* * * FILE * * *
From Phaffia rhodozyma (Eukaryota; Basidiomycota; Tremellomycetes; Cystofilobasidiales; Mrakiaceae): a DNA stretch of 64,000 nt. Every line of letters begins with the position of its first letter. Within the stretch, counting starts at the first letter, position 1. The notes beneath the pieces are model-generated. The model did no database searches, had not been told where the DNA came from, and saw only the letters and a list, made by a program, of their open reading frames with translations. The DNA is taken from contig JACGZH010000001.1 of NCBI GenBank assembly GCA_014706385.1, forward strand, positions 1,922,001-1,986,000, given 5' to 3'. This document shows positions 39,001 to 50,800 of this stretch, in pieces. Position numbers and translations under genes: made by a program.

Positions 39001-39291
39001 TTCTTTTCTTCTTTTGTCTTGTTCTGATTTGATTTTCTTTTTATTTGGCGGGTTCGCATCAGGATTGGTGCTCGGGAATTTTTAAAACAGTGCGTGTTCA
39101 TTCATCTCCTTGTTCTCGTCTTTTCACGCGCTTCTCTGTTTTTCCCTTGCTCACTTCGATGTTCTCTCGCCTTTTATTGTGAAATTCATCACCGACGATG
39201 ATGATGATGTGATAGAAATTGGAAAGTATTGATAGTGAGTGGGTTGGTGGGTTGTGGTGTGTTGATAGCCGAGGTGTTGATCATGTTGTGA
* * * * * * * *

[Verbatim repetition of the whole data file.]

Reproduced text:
From Phaffia rhodozyma (Eukaryota; Basidiomycota; Tremellomycetes; Cystofilobasidiales; Mrakiaceae): a DNA stretch of 64,000 nt. Every line of letters begins with the position of its first letter. Within the stretch, counting starts at the first letter, position 1. The notes beneath the pieces are model-generated. The model did no database searches, had not been told where the DNA came from, and saw only the letters and a list, made by a program, of their open reading frames with translations. The DNA is taken from contig JACGZH010000001.1 of NCBI GenBank assembly GCA_014706385.1, forward strand, positions 1,922,001-1,986,000, given 5' to 3'. This document shows positions 39,001 to 50,800 of this stretch, in pieces. Position numbers and translations under genes: made by a program.

Positions 39001-39291
39001 TTCTTTTCTTCTTTTGTCTTGTTCTGATTTGATTTTCTTTTTATTTGGCGGGTTCGCATCAGGATTGGTGCTCGGGAATTTTTAAAACAGTGCGTGTTCA
39101 TTCATCTCCTTGTTCTCGTCTTTTCACGCGCTTCTCTGTTTTTCCCTTGCTCACTTCGATGTTCTCTCGCCTTTTATTGTGAAATTCATCACCGACGATG
39201 ATGATGATGTGATAGAAATTGGAAAGTATTGATAGTGAGTGGGTTGGTGGGTTGTGGTGTGTTGATAGCCGAGGTGTTGATCATGTTGTGA